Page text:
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Rachael Ray's Shortcut For Boiling Beans Will Change Your Life

Portrait of Rachael Ray
Portrait of Rachael Ray - Arturo Holmes/Getty Images

Although Rachael Ray doesn't identify as a chef, citing her lack of professional, formal training, she has doled out countless helpful tips since "30 Minute Meals" debuted in 2001. Whether explaining how to season food perfectly every time or giving advice on how to save time in the kitchen, she's got you covered.

One of our favorite hacks from Ray is how she reduces soaking time for dried beans. This tedious process requires letting dried beans sit in a bowl of water for hours. Unfortunately, this step can stop your dinner plans in their tracks if you haven't prepped the beans far enough in advance. Ray suggests pouring boiling water over the dry beans instead.

Soaking beans is an important step, whether you're working with dried cannellini beans, black beans, or pinto beans. This time submerged in water allows the beans to rehydrate, eliminates their dry, brittle texture, softens the skin, and tenderizes the flesh. Some say soaking even reduces the gassy effects of beans. Ray's tip is to cover the beans in boiling water and let them stand for one hour before rinsing. Why not just use canned? Many bean fanatics swear that dried beans provide way more flavor.

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Why Soaking Beans Matters

Close-up of dried red beans
Close-up of dried red beans - Milcho Petrov Milev/Shutterstock

While soaking is key to maximizing the flavor and texture of the beans, heat can be used as an accelerant. For example, consider making a cup of tea. It's faster to submerge the bag full of dried leaves into a cup of hot water than to let them diffuse slowly in room temperature or cold water. Heat moves the process forward faster.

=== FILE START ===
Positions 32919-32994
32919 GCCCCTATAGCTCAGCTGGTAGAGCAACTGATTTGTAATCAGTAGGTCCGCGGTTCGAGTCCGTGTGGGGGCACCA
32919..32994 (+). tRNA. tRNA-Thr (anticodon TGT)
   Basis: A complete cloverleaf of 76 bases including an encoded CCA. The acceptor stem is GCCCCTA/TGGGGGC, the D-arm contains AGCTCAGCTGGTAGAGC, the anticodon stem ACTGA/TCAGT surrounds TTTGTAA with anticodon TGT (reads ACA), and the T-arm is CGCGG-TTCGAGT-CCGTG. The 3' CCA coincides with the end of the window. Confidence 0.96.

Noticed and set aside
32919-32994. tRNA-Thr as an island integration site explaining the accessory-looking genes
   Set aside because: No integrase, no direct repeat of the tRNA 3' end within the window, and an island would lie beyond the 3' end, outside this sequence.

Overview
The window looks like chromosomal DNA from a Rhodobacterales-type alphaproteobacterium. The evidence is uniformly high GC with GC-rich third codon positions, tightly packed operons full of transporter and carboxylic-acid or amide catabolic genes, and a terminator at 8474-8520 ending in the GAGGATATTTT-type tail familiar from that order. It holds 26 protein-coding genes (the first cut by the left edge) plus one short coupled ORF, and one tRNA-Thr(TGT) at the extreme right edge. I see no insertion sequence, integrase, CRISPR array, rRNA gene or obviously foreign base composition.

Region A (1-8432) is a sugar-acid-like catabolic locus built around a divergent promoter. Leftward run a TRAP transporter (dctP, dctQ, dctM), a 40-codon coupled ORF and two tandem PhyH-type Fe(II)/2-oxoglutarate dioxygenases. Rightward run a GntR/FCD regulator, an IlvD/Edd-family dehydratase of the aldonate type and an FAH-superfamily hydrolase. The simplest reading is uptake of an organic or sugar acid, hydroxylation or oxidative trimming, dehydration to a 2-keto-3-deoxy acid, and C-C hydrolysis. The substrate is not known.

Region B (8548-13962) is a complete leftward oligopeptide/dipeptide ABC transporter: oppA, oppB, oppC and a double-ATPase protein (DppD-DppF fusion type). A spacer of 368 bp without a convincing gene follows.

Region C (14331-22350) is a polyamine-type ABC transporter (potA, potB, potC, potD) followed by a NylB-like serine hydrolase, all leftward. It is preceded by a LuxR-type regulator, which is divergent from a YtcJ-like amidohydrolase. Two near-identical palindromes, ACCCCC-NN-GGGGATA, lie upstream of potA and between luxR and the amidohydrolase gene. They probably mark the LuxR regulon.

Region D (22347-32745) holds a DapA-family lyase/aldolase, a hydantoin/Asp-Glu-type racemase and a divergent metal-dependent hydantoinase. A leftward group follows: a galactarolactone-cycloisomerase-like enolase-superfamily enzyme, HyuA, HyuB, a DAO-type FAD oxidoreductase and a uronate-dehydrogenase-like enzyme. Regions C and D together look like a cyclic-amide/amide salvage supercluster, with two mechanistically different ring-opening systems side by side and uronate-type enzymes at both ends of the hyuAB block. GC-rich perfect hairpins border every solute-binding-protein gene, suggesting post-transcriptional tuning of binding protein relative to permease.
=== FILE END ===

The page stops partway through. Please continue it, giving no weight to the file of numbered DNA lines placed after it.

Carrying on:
It may seem curious that Rachael Ray doesn't recommend keeping the beans at a boil to rehydrate them, thus skipping the soaking step altogether. However, this would be laborious and fruitless. Instead of enjoying a passive, quick pre-soak, you'll be left to monitor the boiling beans, which are prone to uneven cooking, with some quickly becoming mushy and others remaining rock hard. Plus, Ray's quick soak method maintains the flavors of the beans rather than allowing the sugars and nutrients to leach out into the boiling water. Returning to the tea bag example, if you kept the leaves at a consistent boil instead of leaving them to steep, you'd be left with a stewed bitter brew; the same is true of overcooked beans. That's why Ray's quick-soak method reigns supreme.

Read the original article on Mashed.